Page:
The Voice of Africa

The Rise Of The English?

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Are English managers on the rise in football?

 

Despite being credited as the creators of the modern game as well as their rich history within the sport as a whole, the country of England has struggled to produce top managers over the last 2/3 decades. This isn’t only an international issue but a domestic one as out of the top 5 leagues in the world  (England, France, Spain, Italy, Germany) the Premier league is the only league to not have a native manager win it all (Sir Alex Ferguson and Kenny Dalglish are both Scottish). This is a tough stain on the white shirt of the 3-lion nation, but could we be seeing a shift? Are English managers finally starting to break that mould and prove themselves on the world football stage?

Looking at this 2019/2020 season alone it is fair to say English managers have been well presented in the BPL (Barclays Premier League). Frank Lampard has exceeded most people’s expectations (certainly mine) by currently sitting in 4th place with a Chelsea team that had a transfer ban coming into the year. Nigel Pearson has transformed what was looking like a sorry Watford team into tough, hardnosed collective and Chris Wilder’s newly promoted Sheffield United have shocked everyone with their great unity as well as tactical innovation to currently sit in 7th place and have a shot at European contention next year. We cannot forget the ever so solid Burnley led by Shaun Dyche and Roy Hodgson’s Crystal Palace who sit in 11th and 9th respectively.

Over the last 10 years when we include interim managers (those who took charge of a club for a short, temporary time) there has been an average of 9 English managers per premier league season. This year there are 10 with the 2017/18 year matching that number and the 2014/15 year surpassing it with 14. Now it is worth mentioning that in the 2017/18 season West Brom, Everton and Swansea City all had 2 different coaches (of English nationality) and in the 2014/15 season both Crystal Palace and Queens Park Rangers had 3 different managers of English nationality. The 3 relegated clubs that year all had English managers (being QPR, Hull City and Burnley). This season only Watford has had 2 or more managers of English origin. Such numbers may suggest not only are English coaches getting better but are also getting more opportunities to coach.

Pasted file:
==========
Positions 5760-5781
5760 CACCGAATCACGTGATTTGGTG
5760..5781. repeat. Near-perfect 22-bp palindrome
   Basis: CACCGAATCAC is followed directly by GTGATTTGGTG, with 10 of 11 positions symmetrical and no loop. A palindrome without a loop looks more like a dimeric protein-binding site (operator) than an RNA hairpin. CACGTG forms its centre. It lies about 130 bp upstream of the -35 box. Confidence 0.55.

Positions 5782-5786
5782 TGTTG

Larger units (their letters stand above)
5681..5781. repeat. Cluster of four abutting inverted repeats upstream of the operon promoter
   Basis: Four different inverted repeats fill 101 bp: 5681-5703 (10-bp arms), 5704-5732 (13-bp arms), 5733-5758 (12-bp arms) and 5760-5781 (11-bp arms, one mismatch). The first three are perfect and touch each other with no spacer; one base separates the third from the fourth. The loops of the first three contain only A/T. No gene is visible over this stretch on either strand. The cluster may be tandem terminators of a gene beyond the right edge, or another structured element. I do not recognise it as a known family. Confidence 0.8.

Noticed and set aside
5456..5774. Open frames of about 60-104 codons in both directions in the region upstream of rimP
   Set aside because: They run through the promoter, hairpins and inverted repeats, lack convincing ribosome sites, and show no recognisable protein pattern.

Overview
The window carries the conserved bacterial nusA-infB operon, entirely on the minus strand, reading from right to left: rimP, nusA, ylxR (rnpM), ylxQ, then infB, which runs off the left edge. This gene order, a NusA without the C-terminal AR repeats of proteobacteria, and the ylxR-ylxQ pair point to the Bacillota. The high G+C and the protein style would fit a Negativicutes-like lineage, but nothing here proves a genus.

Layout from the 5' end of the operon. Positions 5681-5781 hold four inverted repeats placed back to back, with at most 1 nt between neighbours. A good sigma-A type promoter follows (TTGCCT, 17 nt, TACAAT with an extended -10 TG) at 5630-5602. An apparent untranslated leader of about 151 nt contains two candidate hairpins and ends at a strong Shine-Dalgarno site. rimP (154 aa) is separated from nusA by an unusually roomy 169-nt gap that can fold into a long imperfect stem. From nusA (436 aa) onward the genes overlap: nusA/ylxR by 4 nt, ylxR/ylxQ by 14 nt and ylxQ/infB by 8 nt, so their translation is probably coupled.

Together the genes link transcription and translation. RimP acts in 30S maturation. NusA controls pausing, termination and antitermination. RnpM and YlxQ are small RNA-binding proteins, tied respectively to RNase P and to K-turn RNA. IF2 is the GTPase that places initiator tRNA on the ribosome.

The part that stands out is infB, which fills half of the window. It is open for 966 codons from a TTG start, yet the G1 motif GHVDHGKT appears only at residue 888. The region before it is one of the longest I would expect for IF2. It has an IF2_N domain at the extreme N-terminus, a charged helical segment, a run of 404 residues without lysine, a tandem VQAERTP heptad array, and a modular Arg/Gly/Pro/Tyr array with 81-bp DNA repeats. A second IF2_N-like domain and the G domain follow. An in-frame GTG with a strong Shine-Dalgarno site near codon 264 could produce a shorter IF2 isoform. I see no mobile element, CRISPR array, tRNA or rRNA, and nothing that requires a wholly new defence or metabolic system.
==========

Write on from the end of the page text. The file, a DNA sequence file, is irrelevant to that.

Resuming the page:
Now it must be said that not every English manager is flourishing. Despite their attractive playing styles, Bournemouth’s Eddie Howe and Brighton’s Graham Potter have failed to string together good consistent results, leaving both teams fighting for relegation. Dean Smith’s Aston Villa look destined for the drop.

Yes, not every English manager is at the top of their game currently but what we are seeing are more English managers being given chances and those chances seem to be paying off fairly well. Where this leads for English managers and English football? Only time will tell.

Honourable mention to Newcastle manager Steve Bruce. Despite not being well received at first by fans as well as being under the notorious figure that is Mike Ashley, he has currently led Newcastle to 13th place and what seems to be like another Premier League campaign next year.

 

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